Celebration #SOL19

Tomorrow is a great day for my journalism club!  We are publishing our first issue of the “Eagle Eye News.”  This has been in the works since January when the club began.  Although my classrooms have dabbled in journalism and managed an “occasional” school newspaper for a couple of years, this is the first time I have opened it up to all fifth graders to create an after school club.

I have 11 journalists who stay after school one day every week.  They write about all of the news in the elementary school and cover sports and other extracurricular activities.  They do some of their interviewing and photography during the school day and at games.  We are also blessed to have a mom who helps each week.  She has been invaluable.

My reporters have been working hard and now the time has finally come.  We are going to digitally publish it tomorrow (and naturally we will print a few copies for souvenirs).   Of course, we plan to celebrate the publication of our first issue.  I am baking a pan of brownies as I type.  I know they are as excited as I am!

It is a wonderful time for my journalists.  It is my hope that we will be able to publish at least two more issues before school ends in May.  My journalists have a voice.  I want to give them every opportunity to use it.


In A Day #SOL19

Once again this weekend my husband and I were on the road.  This time we were taking our son to his first archery practice, and once again my eyes were on the sky and the snowflakes falling out of it.  What a change from Saturday when the sky was dotted with beautiful white, fluffy clouds (see the top photo)!  Today the sky was dull gray with the only white being the huge, wet, heavy flakes falling steadily and beginning to stick to everything.  Ugh.

After archery, we emerged all bundled up to once again find a beautiful blue sky, a much warmer temperature, and absolutely no evidence that it ever snowed.  As we walked to the car, we were taking off the hats, scarves, and gloves we had just donned to go outside.  I wonder as we turn the car toward home what weather we will experience before this day is done.

I did not have to wait long!  About 25 minutes into the 45-minute drive, the blue changed to gray again and we drove right into a rain shower.  Ah, such is the weather where I live!  Who knows what it will be like tomorrow!

Saturday Morning Clouds and Dreams #SOL19

The road stretches out before us as my husband and I drive to my son’s 11 a.m. basketball game.  The sky is full of white, fluffy cotton ball clouds. As I watch them drift so slowly across the bright morning sky, I notice that some clouds drift more slowly than others, some seem not to move at all, and some completely disappear before my eyes.  I entertain the notion that each cloud is like a dream moving across the expanse of time that makes up my life.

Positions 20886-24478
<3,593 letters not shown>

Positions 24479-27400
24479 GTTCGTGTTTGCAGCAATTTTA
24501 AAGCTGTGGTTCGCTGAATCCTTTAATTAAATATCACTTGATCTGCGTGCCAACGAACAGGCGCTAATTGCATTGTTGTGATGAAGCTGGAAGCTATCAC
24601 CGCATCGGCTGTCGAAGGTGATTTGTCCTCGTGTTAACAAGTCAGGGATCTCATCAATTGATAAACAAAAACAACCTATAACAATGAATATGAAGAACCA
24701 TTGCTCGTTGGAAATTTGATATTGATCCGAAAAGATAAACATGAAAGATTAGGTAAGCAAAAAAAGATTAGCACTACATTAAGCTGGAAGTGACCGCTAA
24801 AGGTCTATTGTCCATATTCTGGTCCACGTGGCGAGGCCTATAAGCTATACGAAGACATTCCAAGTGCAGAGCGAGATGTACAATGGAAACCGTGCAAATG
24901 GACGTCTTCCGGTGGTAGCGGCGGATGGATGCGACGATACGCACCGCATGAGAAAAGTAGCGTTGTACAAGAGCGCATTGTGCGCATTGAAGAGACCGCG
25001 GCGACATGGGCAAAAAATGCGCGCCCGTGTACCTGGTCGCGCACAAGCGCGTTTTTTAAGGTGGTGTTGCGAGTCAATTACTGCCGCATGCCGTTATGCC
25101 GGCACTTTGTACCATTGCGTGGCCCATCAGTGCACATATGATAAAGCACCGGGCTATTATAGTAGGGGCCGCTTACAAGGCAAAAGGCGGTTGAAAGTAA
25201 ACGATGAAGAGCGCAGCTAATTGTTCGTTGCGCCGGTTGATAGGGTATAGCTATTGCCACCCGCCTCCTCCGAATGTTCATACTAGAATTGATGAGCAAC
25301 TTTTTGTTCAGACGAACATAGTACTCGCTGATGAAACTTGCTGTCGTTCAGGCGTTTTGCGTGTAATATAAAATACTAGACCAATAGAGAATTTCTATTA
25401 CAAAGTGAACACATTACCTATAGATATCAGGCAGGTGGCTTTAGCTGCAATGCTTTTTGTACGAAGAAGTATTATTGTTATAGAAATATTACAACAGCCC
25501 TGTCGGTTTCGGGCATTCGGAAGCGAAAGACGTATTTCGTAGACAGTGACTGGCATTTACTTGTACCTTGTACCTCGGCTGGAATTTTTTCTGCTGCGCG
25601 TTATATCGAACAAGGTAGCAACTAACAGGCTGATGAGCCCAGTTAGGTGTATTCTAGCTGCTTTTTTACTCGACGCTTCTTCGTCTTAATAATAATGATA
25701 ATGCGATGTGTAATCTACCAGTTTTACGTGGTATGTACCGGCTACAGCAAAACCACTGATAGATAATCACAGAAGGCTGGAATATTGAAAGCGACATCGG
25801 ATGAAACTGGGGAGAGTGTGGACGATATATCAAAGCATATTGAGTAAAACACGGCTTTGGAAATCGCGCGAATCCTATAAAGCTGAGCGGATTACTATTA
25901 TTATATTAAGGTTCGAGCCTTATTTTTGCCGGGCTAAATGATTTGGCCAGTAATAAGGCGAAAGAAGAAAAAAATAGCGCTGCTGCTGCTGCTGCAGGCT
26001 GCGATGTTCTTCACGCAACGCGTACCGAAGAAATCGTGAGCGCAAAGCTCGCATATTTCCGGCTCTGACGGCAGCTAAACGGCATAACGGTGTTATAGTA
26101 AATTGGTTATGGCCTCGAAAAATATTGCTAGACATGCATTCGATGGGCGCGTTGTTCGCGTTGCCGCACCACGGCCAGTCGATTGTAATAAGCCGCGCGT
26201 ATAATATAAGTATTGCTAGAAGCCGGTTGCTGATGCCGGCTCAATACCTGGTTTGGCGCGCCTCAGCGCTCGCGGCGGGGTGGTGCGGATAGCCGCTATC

Some dreams hang around for awhile, slowly changing as life’s circumstances change, some dreams remain unaltered for years (for example, reaching my ideal weight 😞), and some dreams are shortlived and disappear almost as quickly as they arrive.

Those dreams that have been or are being realized are perhaps like clouds heavy with moisture. Once everything is just right, the moisture falls as rain, providing life-giving water to nurture and sustain that which has been realized. Realized dreams often only become that way due to time, hard work, and grit (a similar process to a cloud growing heavy with rain).

“A penny for your thoughts,” my husband says, bringing me back to the present.

“Just noticing the clouds. Aren’t they dreamy?” I reply.  He raises a puzzled eyebrow, says nothing, and drives on. I smile and go back to my daydreaming.


Finding their Voices #SOL19

During a grade level meeting today, the teachers were asked which of the writing standards each would like to unpack.   As my colleagues and I divided the information, narrative, and persuasive writing standards, I really thought about which of the three I like to teach the most.

I enjoy teaching all types of writing, but I think I enjoy teaching persuasive writing the most.  It is more important than ever for my learners to learn to use their voices in an educated and respectful manner.  I enjoy watching their confidence soar as they use their writing skills to voice their opinions and make change.  Here are just a few examples of ways my learners have reached out to make this world a better place:

  • A fifth grader noticed that the chains on the swings were greatly rusted and they needed adjustments made to the heights of the swings.  He wrote a letter to the principal and head of maintenance.  All of the chains were replaced and heights adjusted within the week.